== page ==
This post originally appeared on Murder Is Everywhere.
A Thanksgiving movie is as much of a tradition for me as the cooking. When I used to return from Baltimore to St. Paul, Minnesota, in November, my sisters and mom and I always endeavored to find a special film to watch at an art house theater like the late Uptown, and still flourishing Lagoon, in Minneapolis. The theater would always be packed, and we would inevitably run across old friends in the venue and go out afterward for coffee and film discussion.
Since 2020, Thanksgiving has been different for everyone. We had only two guests this year for Thanksgiving in Baltimore—our college student son and my youngest sister. We were so grateful for both of them. When they left on Saturday, life was suddenly dead. Sunday loomed large, and I asked my husband Tony if he’d like to go to the movies.
I hustled my husband off to see the new documentary on Julia Child at The Charles Theatre, an “art house theater” that is reputedly Baltimore’s oldest—dating back to 1930, although the building’s former life was as a barn housing streetcars dating back to the 1890s. The theater, a smartly renovated brick building row with Tapas Teatro, a great small-bites restaurant, is sited one block from Baltimore’s Penn Station, where we had recently dropped our son for his trip back to Boston. Driving past The Charles on Saturday surely put the notion in my brain that I must return to the movies, fear of omicron be damned.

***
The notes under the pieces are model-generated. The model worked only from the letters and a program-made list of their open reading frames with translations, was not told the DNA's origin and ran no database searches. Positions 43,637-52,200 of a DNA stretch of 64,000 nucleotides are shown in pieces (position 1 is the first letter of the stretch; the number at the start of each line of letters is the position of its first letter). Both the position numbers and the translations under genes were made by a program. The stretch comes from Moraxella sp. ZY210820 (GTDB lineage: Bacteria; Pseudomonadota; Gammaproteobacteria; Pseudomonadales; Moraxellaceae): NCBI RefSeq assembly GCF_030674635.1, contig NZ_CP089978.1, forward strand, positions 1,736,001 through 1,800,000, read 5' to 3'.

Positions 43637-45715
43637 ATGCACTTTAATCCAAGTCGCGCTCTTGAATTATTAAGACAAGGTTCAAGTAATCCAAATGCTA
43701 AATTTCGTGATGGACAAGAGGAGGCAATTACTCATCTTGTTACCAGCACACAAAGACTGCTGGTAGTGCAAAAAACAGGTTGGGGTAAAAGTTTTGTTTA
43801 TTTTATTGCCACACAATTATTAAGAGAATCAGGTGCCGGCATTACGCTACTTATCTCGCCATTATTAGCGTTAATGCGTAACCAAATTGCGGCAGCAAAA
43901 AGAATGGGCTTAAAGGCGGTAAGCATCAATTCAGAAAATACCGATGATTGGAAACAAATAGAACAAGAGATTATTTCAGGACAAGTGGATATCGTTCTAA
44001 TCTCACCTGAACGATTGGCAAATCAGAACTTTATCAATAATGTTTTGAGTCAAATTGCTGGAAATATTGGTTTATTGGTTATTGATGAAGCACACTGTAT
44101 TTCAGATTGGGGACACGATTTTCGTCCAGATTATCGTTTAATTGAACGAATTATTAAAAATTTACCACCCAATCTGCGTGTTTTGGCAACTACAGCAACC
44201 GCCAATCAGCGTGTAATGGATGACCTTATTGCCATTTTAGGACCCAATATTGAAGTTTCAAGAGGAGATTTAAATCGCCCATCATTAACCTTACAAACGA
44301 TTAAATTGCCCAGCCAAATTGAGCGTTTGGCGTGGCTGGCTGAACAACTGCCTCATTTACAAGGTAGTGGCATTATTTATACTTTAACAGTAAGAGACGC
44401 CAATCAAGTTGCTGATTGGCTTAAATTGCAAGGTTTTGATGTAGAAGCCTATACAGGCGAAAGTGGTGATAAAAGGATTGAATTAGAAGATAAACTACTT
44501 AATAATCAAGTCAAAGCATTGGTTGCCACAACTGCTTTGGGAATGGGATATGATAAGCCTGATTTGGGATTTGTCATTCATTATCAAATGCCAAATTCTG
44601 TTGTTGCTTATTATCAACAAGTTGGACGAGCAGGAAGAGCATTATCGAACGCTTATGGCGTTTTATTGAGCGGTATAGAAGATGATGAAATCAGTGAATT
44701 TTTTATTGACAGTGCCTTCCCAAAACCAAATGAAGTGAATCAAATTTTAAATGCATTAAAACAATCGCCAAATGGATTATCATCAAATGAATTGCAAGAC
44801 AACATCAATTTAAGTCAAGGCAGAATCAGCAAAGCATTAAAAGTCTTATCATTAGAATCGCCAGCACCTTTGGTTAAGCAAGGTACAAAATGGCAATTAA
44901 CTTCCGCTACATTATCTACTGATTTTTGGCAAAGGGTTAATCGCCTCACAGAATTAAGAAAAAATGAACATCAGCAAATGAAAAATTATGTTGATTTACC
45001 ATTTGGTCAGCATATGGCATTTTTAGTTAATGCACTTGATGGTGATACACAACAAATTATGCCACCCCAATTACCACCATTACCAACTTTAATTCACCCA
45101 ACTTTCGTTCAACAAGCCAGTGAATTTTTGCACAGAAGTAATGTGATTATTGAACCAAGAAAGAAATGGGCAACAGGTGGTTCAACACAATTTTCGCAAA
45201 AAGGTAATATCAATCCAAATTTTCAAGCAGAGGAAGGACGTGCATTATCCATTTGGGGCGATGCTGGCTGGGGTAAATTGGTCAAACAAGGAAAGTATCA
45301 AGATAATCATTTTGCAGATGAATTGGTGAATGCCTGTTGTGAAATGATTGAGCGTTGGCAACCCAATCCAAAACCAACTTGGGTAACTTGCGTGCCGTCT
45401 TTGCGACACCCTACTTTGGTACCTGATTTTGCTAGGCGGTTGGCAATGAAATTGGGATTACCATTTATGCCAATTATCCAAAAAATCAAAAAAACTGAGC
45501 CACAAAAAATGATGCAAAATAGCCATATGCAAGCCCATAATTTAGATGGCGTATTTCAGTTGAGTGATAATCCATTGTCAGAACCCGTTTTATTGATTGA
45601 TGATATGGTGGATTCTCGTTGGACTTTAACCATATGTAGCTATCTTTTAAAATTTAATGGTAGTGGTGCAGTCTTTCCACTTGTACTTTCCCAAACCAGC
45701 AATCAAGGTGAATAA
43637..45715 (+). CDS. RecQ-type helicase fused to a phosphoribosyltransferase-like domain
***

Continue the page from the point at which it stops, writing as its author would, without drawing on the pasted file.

Late Sunday afternoon, a few people were wandering into nearby restaurants, but there was no queue for theater tickets. Inside, we found the ticket box just as we remembered it. However, the attendant surprised us by swiveling an iPad-like device to us showing a sea of green dots—dozens and dozens of available seats for Julia. Only four people other than ourselves were present. How weird! There would be no need for an aisle seat, or to worry about tall heads in front of us. The theater would be our living room. Masking was required, a precaution that I’m happy to oblige.
The Charles was once a small player in the city’s film scene. Through the 1960s, Baltimore was filled with independently owned cinemas, according to author/photographer Amy Davis, who created Flickering Treasures, a gorgeous photographic history book. I’ve been in many of them, which still functioned during my life as a student and young newspaper reporter of Baltimore. But of all my Baltimore theaters, The Charles makes my heart throb. On many nights from 1982 through 1986, I came with classmates from the Johns Hopkins University campus to see films by the directors we were hearing about from our then-writing seminars professor, Mark Crispin Miller. I saw Fritz Lang’s Metropolis and Paul Verhoeven’s The Fourth Man and so many other films that are lost in my faraway memories.
In my day and earlier, The Charles was an inelegant, wide squat structure whose architecture was dominated by its approximate 500-seat auditorium. Between 1939 and 1958, it was known as The Times Theatre and specialized in newsreel cinema only—a precursor to television news. In 1958, The Times was taken over by another owner and became immortalized as the more elegant-sounding Charles, showing a wider range of fare.